meddling in their country's internal affairs.

Britain was the second-biggest source of foreign tourists to Cuba last
year after Canada, with 160,000 Britons making the trip.

Hammond's visit comes one month after US President Barack Obama's
historic visit to the Caribbean nation, which is opening up to warmer
ties with its old Cold War rivals.

Although Havana and Washington restored diplomatic ties last year, the
US trade embargo on Cuba dating to the 1960s remains in place.

Source: Britain's Hammond, Cuba's Castro agree on debt restructuring -

With rough legal seas behind it, Fathom cruise will set sail for Cuba

With rough legal seas behind it, Fathom cruise will set sail for Cuba

Carnival's Fathom line makes history Sunday with first U.S. cruise to
Cuba in more than 50 years
Protests, two lawsuits, exile ire over a Cuban policy threatened to
scuttle the cruise
After Cuban policy shift, about a dozen Cuban-born passengers will be aboard

The change in Cuban policy came too late for Francisco Marty and Amparo
Sánchez, who were born in Cuba and had been denied bookings on Carnival
Corp.'s first cruise to Cuba, to shift their travel plans.

So when Carnival's Fathom line ship Adonia steams out of PortMiami
Sunday afternoon on the first U.S. cruise to the island in more than
half a century, they won't be aboard even though Cuba relented, dropping
a decades-old policy on April 22 that prevented those born there from
entering or leaving by vessel.

After Marty and Sánchez were thwarted in trying to book a Fathom voyage
to celebrate a special occasion, they filed a class-action suit, since
withdrawn, against Carnival and Fathom alleging the companies were
violating civil rights by denying tickets to Cuban-born individuals and
going along with the Cuban policy.

But Tucker Ronzetti, one of their lawyers, said the pair would like to
go on a future cruise to Cuba.

"We filed our case with one, simple goal: to end discrimination against
Cuban-born Americans who were being denied cruises to Cuba based on
their place of birth," said Ronzetti when the suit was dropped Thursday.
"We look forward to all U.S. citizens, Cuban-born or otherwise, now
equally enjoying cruises to Cuba."

There will be about a dozen travelers born in Cuba, including several
Cuban-born Carnival executives, making the seven-day trip that
circumnavigates the island and includes stops in Havana, Santiago de
Cuba and Cienfuegos, said Roger Frizzell, Carnival's chief spokesman.

Arnie Pérez, Carnvial's chief legal officer, and his wife Carmen, both
born in Cuba, are expected to be the first ones off the ship when the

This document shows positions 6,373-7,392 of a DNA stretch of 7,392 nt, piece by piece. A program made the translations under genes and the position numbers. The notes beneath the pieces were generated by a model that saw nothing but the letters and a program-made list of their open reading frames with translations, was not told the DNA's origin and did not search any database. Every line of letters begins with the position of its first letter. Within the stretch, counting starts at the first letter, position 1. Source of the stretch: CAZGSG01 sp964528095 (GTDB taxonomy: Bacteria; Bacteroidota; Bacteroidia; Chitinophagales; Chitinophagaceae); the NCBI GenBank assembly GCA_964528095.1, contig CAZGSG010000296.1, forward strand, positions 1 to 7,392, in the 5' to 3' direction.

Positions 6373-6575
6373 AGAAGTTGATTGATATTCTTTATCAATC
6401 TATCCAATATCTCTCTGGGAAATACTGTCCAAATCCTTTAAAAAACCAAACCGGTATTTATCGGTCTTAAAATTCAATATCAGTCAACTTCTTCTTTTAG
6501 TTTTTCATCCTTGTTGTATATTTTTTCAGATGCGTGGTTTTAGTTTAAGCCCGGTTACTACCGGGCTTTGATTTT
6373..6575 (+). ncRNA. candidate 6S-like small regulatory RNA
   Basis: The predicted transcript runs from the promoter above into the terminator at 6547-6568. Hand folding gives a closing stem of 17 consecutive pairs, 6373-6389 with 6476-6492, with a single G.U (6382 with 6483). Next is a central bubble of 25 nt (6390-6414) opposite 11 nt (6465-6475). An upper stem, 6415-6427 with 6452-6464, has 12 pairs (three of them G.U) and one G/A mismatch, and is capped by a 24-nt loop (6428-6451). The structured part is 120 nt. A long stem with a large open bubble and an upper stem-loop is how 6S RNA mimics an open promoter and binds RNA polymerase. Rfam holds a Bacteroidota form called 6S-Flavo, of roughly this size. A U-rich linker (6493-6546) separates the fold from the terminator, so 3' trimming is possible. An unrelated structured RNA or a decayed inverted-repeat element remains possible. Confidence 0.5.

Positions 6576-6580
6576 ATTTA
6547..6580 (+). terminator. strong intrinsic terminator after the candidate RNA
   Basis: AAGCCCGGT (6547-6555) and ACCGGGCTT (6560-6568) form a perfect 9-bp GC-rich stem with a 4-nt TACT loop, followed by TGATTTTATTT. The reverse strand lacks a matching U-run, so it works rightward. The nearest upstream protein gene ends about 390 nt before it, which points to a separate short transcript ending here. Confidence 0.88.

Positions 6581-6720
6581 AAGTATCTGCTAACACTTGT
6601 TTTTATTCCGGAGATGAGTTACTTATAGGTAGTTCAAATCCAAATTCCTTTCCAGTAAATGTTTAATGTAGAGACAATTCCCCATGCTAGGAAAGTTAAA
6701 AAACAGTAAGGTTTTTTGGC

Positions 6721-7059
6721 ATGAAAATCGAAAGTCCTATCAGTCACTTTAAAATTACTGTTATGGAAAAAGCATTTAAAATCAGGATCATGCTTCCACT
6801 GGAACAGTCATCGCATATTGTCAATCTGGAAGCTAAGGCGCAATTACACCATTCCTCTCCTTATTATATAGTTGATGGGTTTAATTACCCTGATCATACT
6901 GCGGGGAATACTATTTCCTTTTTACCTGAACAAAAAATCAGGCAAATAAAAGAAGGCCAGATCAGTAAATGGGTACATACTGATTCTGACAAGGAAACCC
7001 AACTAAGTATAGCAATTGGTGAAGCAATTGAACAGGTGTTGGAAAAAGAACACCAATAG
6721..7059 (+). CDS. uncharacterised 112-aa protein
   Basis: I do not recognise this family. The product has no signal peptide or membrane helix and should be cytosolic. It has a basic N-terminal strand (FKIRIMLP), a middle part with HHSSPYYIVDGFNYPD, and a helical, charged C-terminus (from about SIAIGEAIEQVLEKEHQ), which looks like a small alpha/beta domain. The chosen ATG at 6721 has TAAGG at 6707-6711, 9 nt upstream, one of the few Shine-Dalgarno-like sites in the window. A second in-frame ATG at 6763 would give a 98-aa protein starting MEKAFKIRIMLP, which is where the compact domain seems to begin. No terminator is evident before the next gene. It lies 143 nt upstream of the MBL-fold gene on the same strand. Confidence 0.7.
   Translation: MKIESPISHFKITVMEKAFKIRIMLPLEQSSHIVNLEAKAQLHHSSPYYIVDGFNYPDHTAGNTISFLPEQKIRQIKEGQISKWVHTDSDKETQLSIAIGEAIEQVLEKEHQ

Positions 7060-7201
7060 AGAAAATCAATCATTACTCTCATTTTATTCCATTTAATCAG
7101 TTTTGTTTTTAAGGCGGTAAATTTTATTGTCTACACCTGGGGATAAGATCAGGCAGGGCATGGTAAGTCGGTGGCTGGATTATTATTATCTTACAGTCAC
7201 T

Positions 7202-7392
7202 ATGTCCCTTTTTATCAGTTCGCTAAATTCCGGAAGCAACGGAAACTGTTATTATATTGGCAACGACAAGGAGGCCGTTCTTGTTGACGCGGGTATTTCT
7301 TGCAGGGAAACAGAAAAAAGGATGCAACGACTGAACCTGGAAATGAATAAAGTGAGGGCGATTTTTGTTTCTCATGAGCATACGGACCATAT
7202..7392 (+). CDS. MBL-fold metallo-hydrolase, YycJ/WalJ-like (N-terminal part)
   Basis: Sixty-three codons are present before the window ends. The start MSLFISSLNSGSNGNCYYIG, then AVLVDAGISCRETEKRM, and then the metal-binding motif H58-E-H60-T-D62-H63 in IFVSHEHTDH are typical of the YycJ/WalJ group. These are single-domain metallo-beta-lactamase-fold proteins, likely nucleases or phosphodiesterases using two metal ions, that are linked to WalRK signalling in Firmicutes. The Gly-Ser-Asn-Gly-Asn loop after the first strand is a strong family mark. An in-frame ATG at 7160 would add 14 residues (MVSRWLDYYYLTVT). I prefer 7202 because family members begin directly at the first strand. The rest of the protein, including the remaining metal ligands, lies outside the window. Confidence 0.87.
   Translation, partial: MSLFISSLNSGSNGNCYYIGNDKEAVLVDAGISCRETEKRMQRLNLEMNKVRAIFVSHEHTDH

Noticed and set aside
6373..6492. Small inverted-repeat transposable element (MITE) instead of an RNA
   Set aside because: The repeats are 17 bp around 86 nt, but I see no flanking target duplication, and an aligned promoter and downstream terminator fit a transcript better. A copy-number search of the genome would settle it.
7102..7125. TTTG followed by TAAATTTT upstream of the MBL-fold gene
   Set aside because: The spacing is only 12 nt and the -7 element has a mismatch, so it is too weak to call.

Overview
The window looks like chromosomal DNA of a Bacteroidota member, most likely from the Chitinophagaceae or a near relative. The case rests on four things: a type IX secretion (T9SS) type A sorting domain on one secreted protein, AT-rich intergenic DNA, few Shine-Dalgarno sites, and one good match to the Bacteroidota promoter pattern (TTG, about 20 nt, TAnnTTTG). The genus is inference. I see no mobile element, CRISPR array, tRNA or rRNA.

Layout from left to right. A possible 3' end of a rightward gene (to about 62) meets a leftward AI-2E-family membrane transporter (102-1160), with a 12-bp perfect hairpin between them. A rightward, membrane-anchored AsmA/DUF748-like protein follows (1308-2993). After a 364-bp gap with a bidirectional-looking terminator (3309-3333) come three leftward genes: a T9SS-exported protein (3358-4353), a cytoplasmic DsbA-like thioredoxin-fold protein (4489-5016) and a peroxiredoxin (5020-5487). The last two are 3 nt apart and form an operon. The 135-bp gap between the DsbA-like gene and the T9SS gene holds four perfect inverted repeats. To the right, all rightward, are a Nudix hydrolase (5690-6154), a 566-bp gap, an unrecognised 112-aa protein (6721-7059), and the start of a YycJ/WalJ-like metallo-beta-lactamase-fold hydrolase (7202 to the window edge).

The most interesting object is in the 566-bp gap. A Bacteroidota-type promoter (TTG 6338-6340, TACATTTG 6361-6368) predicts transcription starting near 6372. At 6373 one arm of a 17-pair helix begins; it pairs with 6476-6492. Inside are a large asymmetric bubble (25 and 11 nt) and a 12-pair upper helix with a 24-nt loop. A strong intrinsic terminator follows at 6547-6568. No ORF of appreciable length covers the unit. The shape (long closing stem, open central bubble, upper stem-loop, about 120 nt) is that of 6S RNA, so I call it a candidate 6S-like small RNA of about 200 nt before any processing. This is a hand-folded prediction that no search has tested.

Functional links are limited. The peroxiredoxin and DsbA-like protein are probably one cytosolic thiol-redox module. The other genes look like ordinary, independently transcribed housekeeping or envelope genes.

Adonia docks in Havana, its first port of call, at 10 a.m. Monday. The
arrival will be marked with pomp and circumstance, including a
traditional exchange of plaques with Fathom's Cuban partner, Havanatur.

"Our arrival in Havana will be a special moment in history that
contributes to a more positive future," said Frizzell. "We are extremely
excited and very humbled by this historic opportunity for our guests to
experience Cuba."

But in recent weeks, it has been anything but smooth sailing for
Carnival and Fathom. Protests, two lawsuits, exile ire and condemnation
by politicians threatened to scuttle the cruise indefinitely. In the
face of it, Carnival said the Adonia wouldn't sail until Cuba dropped
its discriminatory policy and all its potential passengers would be able
to travel on an equal footing.

Then on April 21, Carnival got a phone call from Cuban authorities
saying it was "likely" they would be ending the policy barring vessel
arrivals and departures by those born on the island, said Frizzell. But
Carnival didn't learn of the actual shift in policy until around 5:30
a.m. the next morning after a statement about the change was published
in Granma, the Communist Party's newspaper.

It capped intense negotiations by Carnival to hasten the end to the
Cuban policy. Pérez, Carnival Chief Executive Arnold Donald, and Fathom
President Tara Russell made several trips to the island to try to break
the impasse.

Amidst the controversy, Adonia reservations slowed to a trickle, said
Frizzell. But after Cuba's announcement, he said, "We saw the floodgates
begin to open."

All the cabins on the 704-passenger-capacity Adonia have been sold out,
but the actual passenger count is 600 because of higher numbers of
single occupancies.

There will be full refunds or the ability to book on a future Fathom
cruise for anyone who couldn't get the proper credentials in time, said

Fathom will send off the Adonia with Cuban flair. Passengers can pick up
a café Cubano at a coffee kiosk and the cruise line will be handing out
hand fans. As the Adonia heads out to sea from PortMiami, a band will
play and the ship will be saluted with a water spray canon on a tugboat.

Before the Fathom imbroglio was resolved, it bubbled over into what
lawyer Pedro Freyre called "a quintessential Cuban drama. It was
definitely a very Cuban, very emotional issue."

Although some people referred to the vessel restriction as a Cuban law,
it wasn't.

"We believe it was an executive action," said Ronzetti. "It had the face